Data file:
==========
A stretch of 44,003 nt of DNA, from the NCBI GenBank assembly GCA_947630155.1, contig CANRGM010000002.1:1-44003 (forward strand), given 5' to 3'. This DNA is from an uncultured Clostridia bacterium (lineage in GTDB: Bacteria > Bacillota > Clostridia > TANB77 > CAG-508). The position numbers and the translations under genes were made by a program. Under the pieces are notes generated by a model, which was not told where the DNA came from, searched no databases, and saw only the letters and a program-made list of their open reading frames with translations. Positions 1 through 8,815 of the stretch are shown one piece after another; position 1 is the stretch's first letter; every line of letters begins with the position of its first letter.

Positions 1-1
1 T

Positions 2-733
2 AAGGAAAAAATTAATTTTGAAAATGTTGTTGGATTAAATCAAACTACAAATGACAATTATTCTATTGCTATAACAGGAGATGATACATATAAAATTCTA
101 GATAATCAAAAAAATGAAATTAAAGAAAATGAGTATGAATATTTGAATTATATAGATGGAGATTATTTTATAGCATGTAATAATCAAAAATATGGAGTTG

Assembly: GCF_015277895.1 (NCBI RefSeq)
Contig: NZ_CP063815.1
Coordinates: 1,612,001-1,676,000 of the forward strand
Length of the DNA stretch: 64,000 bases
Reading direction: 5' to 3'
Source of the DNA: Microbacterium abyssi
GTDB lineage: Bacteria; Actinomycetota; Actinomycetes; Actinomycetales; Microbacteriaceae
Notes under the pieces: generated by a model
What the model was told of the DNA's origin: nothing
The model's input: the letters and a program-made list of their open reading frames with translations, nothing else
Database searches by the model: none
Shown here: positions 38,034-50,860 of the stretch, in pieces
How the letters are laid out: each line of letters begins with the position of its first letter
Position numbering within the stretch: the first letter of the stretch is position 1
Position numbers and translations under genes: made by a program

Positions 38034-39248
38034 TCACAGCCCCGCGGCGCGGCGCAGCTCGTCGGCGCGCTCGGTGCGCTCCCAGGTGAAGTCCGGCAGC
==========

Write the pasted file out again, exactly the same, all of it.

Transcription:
A stretch of 44,003 nt of DNA, from the NCBI GenBank assembly GCA_947630155.1, contig CANRGM010000002.1:1-44003 (forward strand), given 5' to 3'. This DNA is from an uncultured Clostridia bacterium (lineage in GTDB: Bacteria > Bacillota > Clostridia > TANB77 > CAG-508). The position numbers and the translations under genes were made by a program. Under the pieces are notes generated by a model, which was not told where the DNA came from, searched no databases, and saw only the letters and a program-made list of their open reading frames with translations. Positions 1 through 8,815 of the stretch are shown one piece after another; position 1 is the stretch's first letter; every line of letters begins with the position of its first letter.

Positions 1-1
1 T

Positions 2-733
2 AAGGAAAAAATTAATTTTGAAAATGTTGTTGGATTAAATCAAACTACAAATGACAATTATTCTATTGCTATAACAGGAGATGATACATATAAAATTCTA
101 GATAATCAAAAAAATGAAATTAAAGAAAATGAGTATGAATATTTGAATTATATAGATGGAGATTATTTTATAGCATGTAATAATCAAAAATATGGAGTTG

Assembly: GCF_015277895.1 (NCBI RefSeq)
Contig: NZ_CP063815.1
Coordinates: 1,612,001-1,676,000 of the forward strand
Length of the DNA stretch: 64,000 bases
Reading direction: 5' to 3'
Source of the DNA: Microbacterium abyssi
GTDB lineage: Bacteria; Actinomycetota; Actinomycetes; Actinomycetales; Microbacteriaceae
Notes under the pieces: generated by a model
What the model was told of the DNA's origin: nothing
The model's input: the letters and a program-made list of their open reading frames with translations, nothing else
Database searches by the model: none
Shown here: positions 38,034-50,860 of the stretch, in pieces
How the letters are laid out: each line of letters begins with the position of its first letter
Position numbering within the stretch: the first letter of the stretch is position 1
Position numbers and translations under genes: made by a program

Positions 38034-39248
38034 TCACAGCCCCGCGGCGCGGCGCAGCTCGTCGGCGCGCTCGGTGCGCTCCCAGGTGAAGTCCGGCAGC